By Kate King 

New York, New Jersey and Connecticut are slowly recovering jobs lost due to the Covid-19 pandemic, but unemployment remains elevated in the region compared with nationwide.

New York added 61,200 jobs in March, a 0.8% increase from the prior month, according to the state Department of Labor. The job growth represents a modest acceleration from prior months, and indicates that hard-hit industries may be starting to recover as state officials relax public-health restrictions on businesses, said Adam Kamins, an economist with Moody's Analytics.

"This does represent perhaps the beginning of this next phase of getting back on track and recovering," Mr. Kamins said.

New York's seasonally adjusted unemployment rate ticked down to 8.5% in March from 8.9% in February. It remains well above the 3.9% unemployment rate the state enjoyed in March 2020, just before the pandemic slammed the labor market. New York has regained 915,000, or about half, of the 1.82 million private-sector jobs lost between February and April last year, according to the Labor Department.

The unemployment rate is higher in New York City, but decreased to 11.7% in March from 12.9% in February. Mr. Kamins said the city's job market will continue to struggle until tourism rebounds and, more critically, office workers return in significant numbers to Manhattan. Financial and professional-services companies haven't shed as many jobs as other industries, he said, but the absence of these workers has hurt the restaurants, retail stores, hair salons and dry cleaners that previously served them.

"The impact of remote work is just so profound in the city," Mr. Kamins said. "You absolutely need some level of widespread immunity before you can return to normalcy."

More than 5.4 million vaccine doses have been administered in New York City since December, according to Mayor Bill de Blasio's office. The mayor expects to have five million residents, about 60% of the city's total population, fully vaccinated by June.

Despite high unemployment, some employers in the restaurant industry are struggling to hire. Jeff Bank, chief executive of Alicart Restaurant Group, said he's having difficulty finding workers for his Carmine's location on the Upper West Side. He attributed the staffing challenge to competition with other restaurants, waitstaff moving away from New York City and people not wanting to work due to stimulus checks and extended unemployment benefits.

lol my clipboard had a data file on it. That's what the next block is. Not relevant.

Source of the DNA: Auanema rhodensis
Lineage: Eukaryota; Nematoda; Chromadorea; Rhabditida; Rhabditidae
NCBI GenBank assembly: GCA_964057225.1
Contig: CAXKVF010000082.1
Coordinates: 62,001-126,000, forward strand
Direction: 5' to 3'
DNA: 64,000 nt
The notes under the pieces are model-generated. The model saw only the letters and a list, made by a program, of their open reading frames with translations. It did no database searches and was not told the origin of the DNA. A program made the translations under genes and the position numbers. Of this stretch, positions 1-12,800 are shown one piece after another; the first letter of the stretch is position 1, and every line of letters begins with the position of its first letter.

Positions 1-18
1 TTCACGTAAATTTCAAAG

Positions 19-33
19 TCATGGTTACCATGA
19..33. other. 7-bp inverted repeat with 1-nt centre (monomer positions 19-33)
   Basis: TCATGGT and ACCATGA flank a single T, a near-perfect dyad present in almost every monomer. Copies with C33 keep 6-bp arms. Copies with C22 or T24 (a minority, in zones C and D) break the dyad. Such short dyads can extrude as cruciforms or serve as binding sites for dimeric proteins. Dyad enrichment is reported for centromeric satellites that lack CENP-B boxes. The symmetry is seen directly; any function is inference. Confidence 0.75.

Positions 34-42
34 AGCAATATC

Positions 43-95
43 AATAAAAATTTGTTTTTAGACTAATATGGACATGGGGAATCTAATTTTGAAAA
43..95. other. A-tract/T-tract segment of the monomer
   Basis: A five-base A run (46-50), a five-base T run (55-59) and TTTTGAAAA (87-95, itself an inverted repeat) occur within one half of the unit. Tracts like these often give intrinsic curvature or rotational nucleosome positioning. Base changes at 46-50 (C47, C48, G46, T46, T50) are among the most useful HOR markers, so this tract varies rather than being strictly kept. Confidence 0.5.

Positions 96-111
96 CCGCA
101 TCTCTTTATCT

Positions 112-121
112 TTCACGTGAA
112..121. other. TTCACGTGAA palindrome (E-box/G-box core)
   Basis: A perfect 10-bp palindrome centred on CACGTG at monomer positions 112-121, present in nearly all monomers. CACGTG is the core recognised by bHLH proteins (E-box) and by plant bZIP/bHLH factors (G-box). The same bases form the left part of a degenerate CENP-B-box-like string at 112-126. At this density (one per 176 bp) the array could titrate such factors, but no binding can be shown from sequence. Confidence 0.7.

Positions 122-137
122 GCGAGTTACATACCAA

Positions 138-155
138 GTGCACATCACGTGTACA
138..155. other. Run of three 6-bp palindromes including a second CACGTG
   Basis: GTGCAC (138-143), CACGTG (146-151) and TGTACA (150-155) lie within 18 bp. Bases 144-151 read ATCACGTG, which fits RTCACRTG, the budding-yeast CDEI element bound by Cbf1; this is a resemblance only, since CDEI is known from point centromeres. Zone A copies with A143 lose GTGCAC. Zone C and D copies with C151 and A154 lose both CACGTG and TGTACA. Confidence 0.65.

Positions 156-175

"It's the second-biggest problem the industry is having, after capacity restrictions," Mr. Bank said, referring to the 50% capacity limit on indoor dining in New York City.

Mr. Bank's other two restaurants in the city, Carmine's and Virgil's locations, are both in Times Square and remain closed. He said he hopes to reopen this fall, when Broadway shows are tentatively expected to restart. In total, Mr. Bank currently employs about 200 restaurant workers in New York City compared with 700 pre-pandemic.

In New Jersey, private-sector employers added 20,000 jobs in March, and unemployment ticked down 0.1 percentage point to 7.7%, according to state Labor Department officials. The state has now recovered about 385,000 jobs, or 54% of those lost in March and April of 2020.

Connecticut added 5,000 private-sector jobs last month, bringing the state's unemployment rate down to 8.3% compared with 8.5% in February, according to the state Department of Labor. March represented the third straight month of job growth, and in total the state has added back 60% of the nearly 300,000 jobs lost during the pandemic, Labor Department officials said.

Although improving, the tri-state job market still lags behind the nationwide recovery. The U.S. unemployment rate fell to 6% in March, compared with 6.2% the prior month. In March 2020, the national unemployment rate was 4.4%, according to the U.S. Bureau of Labor Statistics.

Write to Kate King at


(END) Dow Jones Newswires

April 15, 2021 15:36 ET (19:36 GMT)

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